Life situations change all the time; from a new family member to a new hobby, the kind of vehicle you financed three years ago may not work now. Don’t worry, because dealerships are often willing to accept a trade-in that isn’t completely paid off. Here’s how it works.

Trading In a Car to a Dealer

Trading In a Financed Vehicle: How it WorksWhen you take your vehicle to a dealership, the dealer is the one that determines your trade-in’s value. They’re going to look it over, and probably start it up and take it for a drive.

After your car is looked at and appraised, you’re given an offer. Since you’re still financing your trade-in, you need enough to be able to pay off your current loan. Hopefully, you get a large enough offer that can cover the balance. If not, you must pay the rest yourself in order to sell the vehicle.

If you’re offered more than your loan’s payoff amount, the leftover cash can be used to put toward your next car’s selling price, and lower the amount you need to finance moving forward.

If you do get an offer that can cover your loan balance, the dealership writes a check that gets sent to your auto lender to pay off the loan. The lender can then remove the lien on the trade-in’s title, and the vehicle can be sold to the dealer. Remember: a financed car can’t be traded in or sold until the lien is removed from its title.

Checking for Equity on a Financed Vehicle

Having lots of equity is beneficial when you need to trade in your financed vehicle. Equity is when you owe less on the car than its cash value, and the equity is what you can use to knock down your next vehicle’s selling price. If you owe more on your car than it’s worth, it could mean trouble. We cover both sides of the equity coin.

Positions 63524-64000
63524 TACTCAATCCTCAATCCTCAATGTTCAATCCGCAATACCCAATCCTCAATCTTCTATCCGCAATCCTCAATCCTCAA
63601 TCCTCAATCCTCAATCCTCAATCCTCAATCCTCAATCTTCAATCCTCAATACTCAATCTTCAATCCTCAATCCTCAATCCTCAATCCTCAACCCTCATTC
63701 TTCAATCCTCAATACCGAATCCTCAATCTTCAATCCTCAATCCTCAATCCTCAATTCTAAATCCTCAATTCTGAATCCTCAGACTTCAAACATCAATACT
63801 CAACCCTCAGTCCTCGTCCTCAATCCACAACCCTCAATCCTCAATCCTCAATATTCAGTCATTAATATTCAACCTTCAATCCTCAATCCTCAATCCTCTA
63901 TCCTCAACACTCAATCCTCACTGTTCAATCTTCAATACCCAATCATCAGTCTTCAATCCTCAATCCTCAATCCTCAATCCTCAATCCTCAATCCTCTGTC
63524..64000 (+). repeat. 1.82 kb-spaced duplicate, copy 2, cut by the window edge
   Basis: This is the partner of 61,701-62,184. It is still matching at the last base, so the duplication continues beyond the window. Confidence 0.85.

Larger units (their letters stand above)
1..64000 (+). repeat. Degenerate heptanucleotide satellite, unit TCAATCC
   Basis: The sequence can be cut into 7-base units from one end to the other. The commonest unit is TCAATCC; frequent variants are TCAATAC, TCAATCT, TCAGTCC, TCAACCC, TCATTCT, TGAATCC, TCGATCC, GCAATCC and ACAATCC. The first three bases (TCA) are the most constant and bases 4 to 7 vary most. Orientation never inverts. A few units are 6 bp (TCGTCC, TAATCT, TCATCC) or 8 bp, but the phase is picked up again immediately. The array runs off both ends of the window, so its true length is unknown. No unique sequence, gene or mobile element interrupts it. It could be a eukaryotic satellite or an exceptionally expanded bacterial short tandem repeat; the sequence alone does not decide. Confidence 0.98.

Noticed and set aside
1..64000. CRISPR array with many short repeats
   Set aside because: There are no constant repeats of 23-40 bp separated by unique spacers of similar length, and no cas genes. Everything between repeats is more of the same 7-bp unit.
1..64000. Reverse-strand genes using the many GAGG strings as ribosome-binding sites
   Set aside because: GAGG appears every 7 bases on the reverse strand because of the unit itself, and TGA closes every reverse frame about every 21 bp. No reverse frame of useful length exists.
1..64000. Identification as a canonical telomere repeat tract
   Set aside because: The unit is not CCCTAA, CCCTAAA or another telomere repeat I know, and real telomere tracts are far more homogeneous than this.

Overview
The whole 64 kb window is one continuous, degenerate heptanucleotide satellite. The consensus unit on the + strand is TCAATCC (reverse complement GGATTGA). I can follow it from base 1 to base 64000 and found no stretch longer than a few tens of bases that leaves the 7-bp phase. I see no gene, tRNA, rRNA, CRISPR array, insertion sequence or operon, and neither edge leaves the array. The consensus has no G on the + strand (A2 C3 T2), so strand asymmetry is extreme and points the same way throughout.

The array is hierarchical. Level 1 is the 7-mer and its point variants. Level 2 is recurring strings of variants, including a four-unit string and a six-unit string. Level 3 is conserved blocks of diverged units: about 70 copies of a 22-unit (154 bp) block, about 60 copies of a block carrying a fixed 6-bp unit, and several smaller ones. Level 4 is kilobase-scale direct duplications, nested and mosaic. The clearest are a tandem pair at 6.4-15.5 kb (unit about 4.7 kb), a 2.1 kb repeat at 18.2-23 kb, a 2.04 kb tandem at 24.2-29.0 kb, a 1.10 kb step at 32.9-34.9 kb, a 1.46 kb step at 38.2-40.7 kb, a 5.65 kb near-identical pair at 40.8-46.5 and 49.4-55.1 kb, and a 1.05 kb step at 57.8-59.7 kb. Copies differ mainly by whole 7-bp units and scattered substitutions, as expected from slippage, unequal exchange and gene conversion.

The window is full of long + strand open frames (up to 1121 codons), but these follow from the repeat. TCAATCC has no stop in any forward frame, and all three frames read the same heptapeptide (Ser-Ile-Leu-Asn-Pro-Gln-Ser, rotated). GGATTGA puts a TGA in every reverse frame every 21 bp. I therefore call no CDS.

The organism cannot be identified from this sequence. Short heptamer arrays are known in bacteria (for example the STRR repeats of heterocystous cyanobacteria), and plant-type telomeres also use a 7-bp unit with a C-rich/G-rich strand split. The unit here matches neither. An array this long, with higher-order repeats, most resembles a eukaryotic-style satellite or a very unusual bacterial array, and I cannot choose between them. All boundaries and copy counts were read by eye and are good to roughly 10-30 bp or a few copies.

But first, before you head to the dealership, you should get a rough idea of what the estimated value of your vehicle is so you can tell what equity position you’re in.

Remember, the actual cash value of your car is whatever a dealer offers you for it, and it may not match what you see on online valuation sites. You should also get a hold of your lender or use online services to check your current loan balance.

Luckily, it’s relatively easy enough to get an estimate on your vehicle’s trade-in value nowadays. You can use sites like NADAguides or Kelley Blue Book and enter in your car’s information and get a ballpark valuation. Compare those estimations to your financed vehicle’s loan balance.

If you owe less on the car than it’s likely to be valued at, then you’re most likely in an equity position – great! If you owe more than the vehicle’s estimated value, you’re in a negative equity position – not so great.

If your car has negative equity, the trade-in value you’re likely to get can’t help you knock down your next vehicle’s selling price, and you may not even get enough from the dealership to pay off your current loan to be able to sell the car.

If you’ve found yourself in a negative equity position, also called being upside down on your loan, how much negative equity you have is going to determine your next step. If you don’t owe much more than your loan balance, you could simply pay that difference in cash to pay off the loan and remove the lien. Or, you could give yourself a few months and work to pay down your loan to get yourself in an equity position, and then trade the financed vehicle in.

Getting the Most Out of Your Trade-In

Once you have an estimated value and your loan balance, you can walk confidently into a dealership. However, we’ve got some tips on getting the most out of your trade-in: